The Anti-Microsoft: Linux, Open Source, Google and Apple

The anti-Microsoft recipe is rather simple and with evident ingredients. And in its quarterly report filed with the U.S. Securities and Exchange Commission, the Redmond giant spelled out the main risks and competitors to its business: Linux, open source, Google and Apple. The software giant has made inroads on a variety of markets where it does not hold the monopoly as is the case with Windows platform and the Office system, and the diversification of its business past the pair of flagship products is equivalent with a catalyst of new competition. When it comes down to the risk factors taken into consideration by Microsoft, open source occupies the first position.

For Microsoft, the danger is in the proprietary business model vs. the open source business model. "Certain 'open source' software business models challenge our license-based software model. Open source commonly refers to software whose source code is subject to a license allowing it to be modified, combined with other software and redistributed, subject to restrictions set forth in the license. A number of commercial firms compete with us using an open source business model by modifying and then distributing open source software to end users at nominal cost and earning revenue on complementary services and products," the company revealed.

Last week, during the Financial Analyst Meeting 2008, a number of top Microsoft executives, among them being Bob Muglia, Senior Vice President, Server and Tools Business, Kevin Turner, Microsoft Chief Operating Officer, and even Chief Executive Officer Steve Ballmer, indicated that they managed to keep open source down through prolonged efforts, and that such work would only continue.

"These [open source] firms do not bear the full costs of research and development for the software. Some of these firms may build upon Microsoft ideas that we provide to them free or at low royalties in connection with our interoperability initiatives. To the extent open source software gains increasing market acceptance, our sales, revenue and operating margins may decline," Microsoft added.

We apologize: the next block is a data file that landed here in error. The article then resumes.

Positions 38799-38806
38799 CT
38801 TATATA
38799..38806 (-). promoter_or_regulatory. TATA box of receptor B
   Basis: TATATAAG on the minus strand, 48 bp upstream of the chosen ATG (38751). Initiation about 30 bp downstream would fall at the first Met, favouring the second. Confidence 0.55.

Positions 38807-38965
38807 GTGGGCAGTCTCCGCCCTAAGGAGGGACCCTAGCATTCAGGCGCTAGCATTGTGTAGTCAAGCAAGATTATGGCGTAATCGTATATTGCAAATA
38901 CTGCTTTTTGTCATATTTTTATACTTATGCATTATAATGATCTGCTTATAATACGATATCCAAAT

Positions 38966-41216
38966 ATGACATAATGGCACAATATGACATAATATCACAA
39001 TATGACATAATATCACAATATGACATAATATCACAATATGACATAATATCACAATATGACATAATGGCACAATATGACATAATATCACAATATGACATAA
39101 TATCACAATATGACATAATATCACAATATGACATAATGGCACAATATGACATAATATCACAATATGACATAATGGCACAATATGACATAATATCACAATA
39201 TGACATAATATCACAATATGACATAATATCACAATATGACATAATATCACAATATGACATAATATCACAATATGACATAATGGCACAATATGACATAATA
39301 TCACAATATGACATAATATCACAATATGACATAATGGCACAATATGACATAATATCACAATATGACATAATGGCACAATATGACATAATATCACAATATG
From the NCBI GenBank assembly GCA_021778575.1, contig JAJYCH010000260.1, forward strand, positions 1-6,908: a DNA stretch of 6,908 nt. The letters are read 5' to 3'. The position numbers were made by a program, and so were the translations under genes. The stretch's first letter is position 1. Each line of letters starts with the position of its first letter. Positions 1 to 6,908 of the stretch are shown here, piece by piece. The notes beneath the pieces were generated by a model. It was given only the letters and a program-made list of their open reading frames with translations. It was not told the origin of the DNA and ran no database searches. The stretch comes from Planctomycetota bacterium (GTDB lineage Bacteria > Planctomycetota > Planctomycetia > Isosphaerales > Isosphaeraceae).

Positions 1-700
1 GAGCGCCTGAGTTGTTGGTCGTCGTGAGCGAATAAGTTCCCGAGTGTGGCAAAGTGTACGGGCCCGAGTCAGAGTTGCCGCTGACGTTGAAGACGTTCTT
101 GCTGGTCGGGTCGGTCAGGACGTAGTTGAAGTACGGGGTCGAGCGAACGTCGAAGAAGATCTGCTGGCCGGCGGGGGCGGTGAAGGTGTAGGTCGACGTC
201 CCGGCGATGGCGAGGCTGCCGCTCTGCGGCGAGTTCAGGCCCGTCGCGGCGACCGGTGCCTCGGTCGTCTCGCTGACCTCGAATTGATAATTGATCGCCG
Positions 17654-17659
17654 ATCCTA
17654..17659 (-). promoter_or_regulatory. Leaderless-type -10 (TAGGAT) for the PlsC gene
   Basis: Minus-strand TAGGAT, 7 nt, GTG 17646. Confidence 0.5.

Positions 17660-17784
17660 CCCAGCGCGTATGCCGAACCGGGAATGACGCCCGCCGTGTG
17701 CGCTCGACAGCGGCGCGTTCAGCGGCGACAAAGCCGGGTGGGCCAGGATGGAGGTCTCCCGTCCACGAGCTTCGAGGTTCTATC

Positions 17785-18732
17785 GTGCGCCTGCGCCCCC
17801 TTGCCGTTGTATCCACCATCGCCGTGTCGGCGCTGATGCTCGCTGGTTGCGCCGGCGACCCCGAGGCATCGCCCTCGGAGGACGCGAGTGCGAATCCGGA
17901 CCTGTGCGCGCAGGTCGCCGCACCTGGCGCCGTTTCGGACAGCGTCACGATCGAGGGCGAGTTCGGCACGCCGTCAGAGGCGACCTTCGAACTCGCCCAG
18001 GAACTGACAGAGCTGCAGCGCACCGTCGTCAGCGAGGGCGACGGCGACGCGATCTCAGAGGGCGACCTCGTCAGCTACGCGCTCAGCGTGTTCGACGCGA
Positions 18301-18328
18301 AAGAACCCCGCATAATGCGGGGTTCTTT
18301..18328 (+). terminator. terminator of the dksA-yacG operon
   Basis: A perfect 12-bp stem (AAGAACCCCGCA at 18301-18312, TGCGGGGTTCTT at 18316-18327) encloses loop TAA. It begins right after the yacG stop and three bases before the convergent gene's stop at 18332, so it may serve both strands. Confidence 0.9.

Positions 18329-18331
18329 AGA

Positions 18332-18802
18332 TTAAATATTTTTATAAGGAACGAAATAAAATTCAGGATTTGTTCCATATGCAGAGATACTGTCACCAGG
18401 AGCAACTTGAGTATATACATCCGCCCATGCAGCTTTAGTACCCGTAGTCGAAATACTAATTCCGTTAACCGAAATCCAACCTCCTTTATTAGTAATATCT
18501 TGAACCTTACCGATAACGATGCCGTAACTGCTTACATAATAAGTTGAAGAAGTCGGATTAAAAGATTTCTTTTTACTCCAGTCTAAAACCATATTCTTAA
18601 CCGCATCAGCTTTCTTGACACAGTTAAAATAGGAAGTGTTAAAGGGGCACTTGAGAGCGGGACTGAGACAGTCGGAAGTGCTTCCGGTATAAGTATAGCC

Yet another challenge to Microsoft's proprietary software business model is from Software as a Service, with Google as its poster-child. Unlike Google which can afford to offer services for free or subscription based from the Cloud, Microsoft is stuck on the desktop. This is why the Redmond giant is laboring to evolve towards a new business model involving Software plus Services. But, as far as Microsoft is concerned Google's SaS is a real danger, as the Mountain View search giant is capable of offering online-based equivalents of Microsoft's software products for free, even though at an inferior quality.

"Another development is the business model under which companies provide content, and software in the form of applications, data, and related services, over the Internet in exchange for revenues primarily from advertising or subscriptions. An example of an advertising-funded business model is Internet search, where providing a robust alternative is particularly important and challenging due to the scale effects enjoyed by a single market dominant competitor. Advances in computing and communications technologies have made this model viable and enabled the rapid growth of some of our competitors. We are devoting significant resources toward developing our own competing software plus services strategies. It is uncertain whether these strategies will be successful," Microsoft stated.

Yet another risk is represented by Apple. The Cupertino-based hardware company produces both the Mac computers and the Mac OS X operating systems, claiming that it is offering superior products to PCs plus Windows. Microsoft has been slow to fight back, marketing-wise, and this aspect is visible in Apple's growth in terms of both Mac shipments and the added operating system market share.

"A competing vertically-integrated model, in which a single firm controls both the software and hardware elements of a product, has been successful with certain consumer products such as personal computers, mobile phones and digital music players. We also offer vertically-integrated hardware and software products; however, efforts to compete with the vertically integrated model may increase our cost of sales and reduce operating margins," the company revealed.

As far as the Windows operating system is concerned, Microsoft warned that the introduction of OEM PCs preloaded with Linux, in addition to Apple computers, can also hurt its business. In this regard, Linux's biggest advantage is the fact that it is free. "The Linux operating system, which is also derived from Unix and is available without payment under a General Public License, has gained some acceptance as competitive pressures lead PC OEMs to reduce costs and new, lower price PC form factors gain adoption. Apple takes an integrated approach to the PC experience and has made inroads in share, particularly in the U.S. and in the consumer segment," Microsoft said.
By: Marius Oiaga, Technology News Editor (

Related Posts by Tags

No comments:

Post a Comment